Forecasting Weather

Our system takes data of the GFS model of the national US weather service as input. We calculate the correlation between model variables, which represent the atmosphere in a 3 dimensional box, and what happened at a local point on earth's surface in real. This statistical approach is widely called Model Output Statistic (MOS). MOS assigns model data to local data. To make MOS succesful, it is necessary, to create dynamic functions, which downscale large scale meteorological processes to local stamps, the customer wants to know. We do so by using our long term meteorological experience, numerical experiments and statistical methods. We have created various functions of model, geographical and astronomical variables. Thus, our MOS, other than conventianal MOS systems, assigns functions of model data to local data. Most customer requested data are not part of any atmospheric forecast model, which only calculates physical quantities. If only for that reason one needs model plus statistic.

Our MOS system also enables us, to make forecasts for any point on earth's surface. Our weather forecasts are not limited to weather stations. Any point on earth's surface can be characterized by a set of parameters, which represents the static geographical conditions in real and in the atmospheric model. This parameter set, we have calculated for all about 8.000 points on earth's surface, where a weather station is located. For any given point it is now easy, to find the most similar point among these 8.000 parameter sets. There is another important reason, to use model plus statistic instead of just a model. Any weather forecast has to be an estimation of probabilities as the atmosphere is a chaotic system. A good weather forecast gives the probability in which range maximum temperature will lie tomorrow and not a distinct value. With MOS, one can calculate these probabilities. With just one model run realization, it is impossible to calculate any probabilities.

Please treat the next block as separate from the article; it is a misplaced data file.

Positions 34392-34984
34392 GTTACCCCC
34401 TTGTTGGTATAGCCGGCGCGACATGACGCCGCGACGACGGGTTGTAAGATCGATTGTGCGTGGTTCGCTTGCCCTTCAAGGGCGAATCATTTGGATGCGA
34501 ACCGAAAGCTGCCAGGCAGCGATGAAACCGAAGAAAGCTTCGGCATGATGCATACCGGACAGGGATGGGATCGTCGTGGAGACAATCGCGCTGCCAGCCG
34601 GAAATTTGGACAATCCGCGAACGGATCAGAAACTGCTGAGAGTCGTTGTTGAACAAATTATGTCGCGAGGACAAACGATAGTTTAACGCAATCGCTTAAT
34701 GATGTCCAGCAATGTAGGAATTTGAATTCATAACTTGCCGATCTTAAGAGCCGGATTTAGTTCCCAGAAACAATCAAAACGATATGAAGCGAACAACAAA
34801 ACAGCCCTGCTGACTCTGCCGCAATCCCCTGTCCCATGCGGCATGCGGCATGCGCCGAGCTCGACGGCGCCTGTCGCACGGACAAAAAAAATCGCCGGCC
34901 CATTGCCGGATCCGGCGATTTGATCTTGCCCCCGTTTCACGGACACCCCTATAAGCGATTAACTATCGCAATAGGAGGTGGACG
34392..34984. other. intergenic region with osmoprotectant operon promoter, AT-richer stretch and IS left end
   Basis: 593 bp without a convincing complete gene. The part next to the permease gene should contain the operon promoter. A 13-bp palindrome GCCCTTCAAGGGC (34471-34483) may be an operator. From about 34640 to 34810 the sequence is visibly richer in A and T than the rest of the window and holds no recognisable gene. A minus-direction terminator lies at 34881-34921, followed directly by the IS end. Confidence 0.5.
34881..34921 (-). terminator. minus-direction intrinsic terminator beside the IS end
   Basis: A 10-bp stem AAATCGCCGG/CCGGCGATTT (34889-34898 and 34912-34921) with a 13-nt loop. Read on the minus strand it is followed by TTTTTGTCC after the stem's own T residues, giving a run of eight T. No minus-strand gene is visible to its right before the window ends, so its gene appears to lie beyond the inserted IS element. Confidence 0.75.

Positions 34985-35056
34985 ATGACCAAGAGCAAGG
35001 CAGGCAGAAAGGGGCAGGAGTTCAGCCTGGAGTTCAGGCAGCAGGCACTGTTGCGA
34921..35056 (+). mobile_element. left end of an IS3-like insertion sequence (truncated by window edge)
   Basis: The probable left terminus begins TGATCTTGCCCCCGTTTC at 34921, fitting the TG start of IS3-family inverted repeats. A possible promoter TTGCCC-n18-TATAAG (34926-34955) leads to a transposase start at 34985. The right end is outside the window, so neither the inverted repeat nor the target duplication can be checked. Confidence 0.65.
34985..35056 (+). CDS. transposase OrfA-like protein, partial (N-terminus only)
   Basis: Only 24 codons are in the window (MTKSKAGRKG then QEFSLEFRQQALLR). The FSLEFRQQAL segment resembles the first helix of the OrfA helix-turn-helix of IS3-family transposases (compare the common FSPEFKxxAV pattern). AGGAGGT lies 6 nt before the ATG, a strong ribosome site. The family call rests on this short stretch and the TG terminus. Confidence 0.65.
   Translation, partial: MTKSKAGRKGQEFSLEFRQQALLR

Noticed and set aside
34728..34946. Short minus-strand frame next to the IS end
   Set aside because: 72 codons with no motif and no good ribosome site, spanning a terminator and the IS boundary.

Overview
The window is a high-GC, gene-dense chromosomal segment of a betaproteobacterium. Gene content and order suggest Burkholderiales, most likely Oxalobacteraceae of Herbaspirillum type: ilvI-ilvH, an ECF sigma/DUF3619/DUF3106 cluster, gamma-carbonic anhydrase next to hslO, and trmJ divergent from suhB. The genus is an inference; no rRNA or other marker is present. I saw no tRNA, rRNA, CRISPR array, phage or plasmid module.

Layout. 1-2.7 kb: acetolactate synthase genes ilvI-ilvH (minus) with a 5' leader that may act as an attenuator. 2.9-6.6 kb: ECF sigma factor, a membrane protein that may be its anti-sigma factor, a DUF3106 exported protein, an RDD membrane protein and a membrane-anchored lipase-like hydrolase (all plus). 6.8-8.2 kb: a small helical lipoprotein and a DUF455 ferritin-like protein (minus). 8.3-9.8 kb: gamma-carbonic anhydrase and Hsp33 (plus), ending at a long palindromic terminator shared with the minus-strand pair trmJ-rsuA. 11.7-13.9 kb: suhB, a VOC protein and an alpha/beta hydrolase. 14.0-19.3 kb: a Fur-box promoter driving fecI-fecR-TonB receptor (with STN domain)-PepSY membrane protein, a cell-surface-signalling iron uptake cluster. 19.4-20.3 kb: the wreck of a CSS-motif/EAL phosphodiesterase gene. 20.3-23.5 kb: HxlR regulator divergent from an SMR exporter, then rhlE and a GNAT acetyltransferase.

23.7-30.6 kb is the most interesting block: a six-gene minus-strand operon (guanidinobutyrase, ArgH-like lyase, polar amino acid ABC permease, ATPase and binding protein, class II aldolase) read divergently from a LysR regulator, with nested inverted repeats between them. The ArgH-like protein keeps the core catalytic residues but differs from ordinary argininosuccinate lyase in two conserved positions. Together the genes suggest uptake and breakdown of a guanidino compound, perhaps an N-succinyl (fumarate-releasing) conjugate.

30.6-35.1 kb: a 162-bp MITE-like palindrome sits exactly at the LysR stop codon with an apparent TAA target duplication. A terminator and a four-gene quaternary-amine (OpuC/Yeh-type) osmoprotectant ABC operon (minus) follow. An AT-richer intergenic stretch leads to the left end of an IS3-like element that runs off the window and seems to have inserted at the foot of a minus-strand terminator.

Our MOS keeps learning. We update our MOS equations daily. Although only a forecast of probabilities is a good forecast: When time has gone, the forecast should exactly meet what was observed in real. Even more: A good forecast for the next hours should instantaneously take into account what happened hours before. This is one of our current developments: To put current observations into the MOS equations for the short range forecast. This is also a lack of a pure model forecast. Local observations cannot be taken into account, they were smoothed away, when the model is initialized, to avoid unstable model runs.

How does this adaptation to observational data works at points besides any weather station? The amount of 10.000 weather stations worldwide together with the knowledge about the behaviour of meteorological parameters in dependence of changing geographical conditions enable us to analyse an artificial field of observational data. With this analysed field of current weather conditions, we can adapt the forecast at any point, where a forecast is requested for. Even more: The analysed field leads to better results than trusting the pure observed data. By analysing the observed data, the errors in observational reports can be filtered out. Latest at this point, it gets evident, that a provider of weather forecast also has to be a provider of observational data.